• Pro climber based out of Las Vegas, NV • Mostly known for climbing in Yosemite • Full-time van-lifer for 8 years 🚐 - Out and proud 🏳️🌈
Rock climbers can definitely have coaches, depending on how invested they are in their own climbing and what they need to work on. Some professional climbers may even have more than one coach focusing on different areas such as strength training, mental training, nutrition, and injury prevention. Transcript: "Do rock climbers have coaches. I'd say it's a pretty mixed bag in comparison to other team sports. But since climbing is a pretty individual sport, whether or not someone is going to have a coach is really gonna depend on, you know, how personally invested or how much time they have to put into their their own climbing. But as far as professional rock, climbers, go a lot of them do have a coach or had a coach that they worked with in the past to, you know, improve their Their training, or their nutrition or, or whatever. And so, for myself personally, right now, I have a training coach that helps me with my strength training throughout the year. I have a psychologist, / mental training coach to helps me build mental strength and resilience towards things, like, fear of falling, or feel fear of failure, or things like that. And, and then I even have a nutritionist, that helps me develop. Up meal plans throughout the year, based on whatever I'm doing in climbing at the time. And then, lastly, I have a physical therapist or massage. Therapist helps me work with things about injury prevention and that sort of thing. So, yeah, a lot of people have coaches. Some people don't really just depends on what you're trying to get out of your climbing and what you need to work on."
Professional climbers don't necessarily live in vans, but some choose to do so for the freedom it provides and the ability to chase better climbing conditions. Transcript: "To All Professional climbers live in Van. No, I'll professional climbers. Definitely do not live in Vans, but that is very valid question because there are many people that do even non professional climbers and it really just depends on the kind of lifestyle that you're trying to live. And so for me personally I choose to live in a van because it's simple and I get to be mobile because climb the climbing season. Never really. Ends, if you're willing to move around the country and Chase weather, where it's best, and there's tons of places to climb. And so living in a van really gives me the freedom and Mobility to do that, but also enables me to live pretty cheaply and simply as well. And so a lot of professional climbers choose to take that route for a period of time. Particularly like earlier in there, they're climbing careers and then maybe get houses later on down the road, where they'll live in the house for you? No a few months out of the year and then maybe travel internationally other parts of the year and then maybe even live in their van on on you know shorter climbing trips throughout the year as well. And so yeah. It really just depends on what kind of climbing lifestyle you want."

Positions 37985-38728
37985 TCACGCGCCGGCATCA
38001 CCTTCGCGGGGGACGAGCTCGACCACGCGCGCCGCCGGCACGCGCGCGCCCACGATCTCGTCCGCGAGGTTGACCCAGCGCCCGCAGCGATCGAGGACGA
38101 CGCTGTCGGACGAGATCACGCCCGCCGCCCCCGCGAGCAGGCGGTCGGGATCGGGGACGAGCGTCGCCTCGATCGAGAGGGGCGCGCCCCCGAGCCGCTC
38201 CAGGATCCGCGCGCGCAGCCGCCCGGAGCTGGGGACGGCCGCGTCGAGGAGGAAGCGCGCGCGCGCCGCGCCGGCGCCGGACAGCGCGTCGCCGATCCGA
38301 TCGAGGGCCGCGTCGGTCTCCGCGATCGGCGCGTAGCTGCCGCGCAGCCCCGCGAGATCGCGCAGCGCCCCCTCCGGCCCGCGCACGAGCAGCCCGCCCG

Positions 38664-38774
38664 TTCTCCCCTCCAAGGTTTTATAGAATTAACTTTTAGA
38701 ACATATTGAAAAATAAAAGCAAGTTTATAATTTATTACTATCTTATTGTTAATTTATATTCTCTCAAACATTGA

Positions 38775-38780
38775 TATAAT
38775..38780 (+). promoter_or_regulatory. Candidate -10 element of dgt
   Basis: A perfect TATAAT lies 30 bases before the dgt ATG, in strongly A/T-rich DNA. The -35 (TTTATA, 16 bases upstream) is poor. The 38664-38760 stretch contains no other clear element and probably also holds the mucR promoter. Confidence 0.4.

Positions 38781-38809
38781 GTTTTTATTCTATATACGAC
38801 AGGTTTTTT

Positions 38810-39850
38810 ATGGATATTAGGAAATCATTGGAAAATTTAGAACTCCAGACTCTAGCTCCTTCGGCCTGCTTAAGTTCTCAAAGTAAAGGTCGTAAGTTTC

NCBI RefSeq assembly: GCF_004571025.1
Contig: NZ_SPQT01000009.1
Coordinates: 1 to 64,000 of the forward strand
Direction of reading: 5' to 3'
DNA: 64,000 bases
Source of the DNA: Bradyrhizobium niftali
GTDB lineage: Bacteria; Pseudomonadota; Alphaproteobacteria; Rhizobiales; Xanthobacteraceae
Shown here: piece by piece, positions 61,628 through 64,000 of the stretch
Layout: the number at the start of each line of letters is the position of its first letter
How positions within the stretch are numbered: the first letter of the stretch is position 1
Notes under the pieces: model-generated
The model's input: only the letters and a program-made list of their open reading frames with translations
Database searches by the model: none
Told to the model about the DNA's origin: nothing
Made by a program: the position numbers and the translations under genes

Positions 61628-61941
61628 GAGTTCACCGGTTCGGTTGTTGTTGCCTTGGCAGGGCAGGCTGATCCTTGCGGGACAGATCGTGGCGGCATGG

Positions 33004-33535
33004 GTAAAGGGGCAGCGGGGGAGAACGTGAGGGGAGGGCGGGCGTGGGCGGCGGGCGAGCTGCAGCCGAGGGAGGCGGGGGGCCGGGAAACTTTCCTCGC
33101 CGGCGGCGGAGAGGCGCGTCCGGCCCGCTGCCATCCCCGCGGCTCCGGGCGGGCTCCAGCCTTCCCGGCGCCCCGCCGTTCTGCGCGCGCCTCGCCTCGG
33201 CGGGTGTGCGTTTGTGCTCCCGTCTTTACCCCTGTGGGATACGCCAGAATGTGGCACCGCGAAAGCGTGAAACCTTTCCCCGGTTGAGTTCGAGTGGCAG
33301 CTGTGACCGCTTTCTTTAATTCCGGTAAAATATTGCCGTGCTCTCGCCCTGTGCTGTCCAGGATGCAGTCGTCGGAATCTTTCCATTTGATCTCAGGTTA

Rock climbers typically don't wear gloves because they want to feel every inch of the rock to better grip it. Gloves are usually worn when rappelling or belaying to help manage the rope and protect hands from dirt. Transcript: "Do you wear gloves when you climb this is actually a pretty common question from people who maybe don't know much about climbing and it's understandable, because rocks look rough and you imagine that they tear up your hands. But really, when you're rock climbing, you. You don't want to have gloves on because you want to be able to feel every inch of The Rock. And so really, the only thing that we're wearing when we're actually physically, rock climbing is putting chalk on our hands to help dry them out and Of our friction improve our grip if you ever do. See a rock climber wearing gloves, it's going to be when they're either rappelling or belaying and so, they'll be wearing gloves to help manage the Rope because the Rope gets pretty dirty. And then if your hands get dirty, they become less durable when you're climbing on the Rock. And so, yeah, wearing gloves can be helpful also to stay warm but you have made me just to protect your hands. When you're bling your partner who's climbing or when your owing and descending from a climb after you're done."
Hi, I'm Jordan Cannon and I'm a professional rock climber from Las Vegas. I specialize in multi-pitch climbing and big wall climbing and have been mostly living on the road in my van for the past 8 years. I'm one of the few gay professional climbers in the industry and am happy to answer any questions you may have about rock climbing, living on the road, or anything else related to being a professional climber. Transcript: "Hey everyone. My name is Jordan Cannon and I'm a professional rock climber based out of Las Vegas. Nevada. Although in all reality I really just collect my mail here. I only ever spend a few months out of the year on average. Most of the time I'm living in my van on the road, which I've done more or less full time for the past eight years climbing, in places like Yosemite Valley where I'm known for free climbing routes and I'll cap like Golden Gate in a day or doing big endurance. Link-ups, like the assembly Triple Crown, where you climb the three biggest walls in Yosemite Valley and less than 24 hours. I also enjoyed bouldering and Sport climbing but I'm definitely most specialized and tried climbing multi-pitch climbing and big wall climbing. So if you have any questions about that as well as living on the road or van life or even what it's like to be out in the climbing world. Since I'm one of the few gay, professional climbers in the industry. Please just send them my way. Thanks."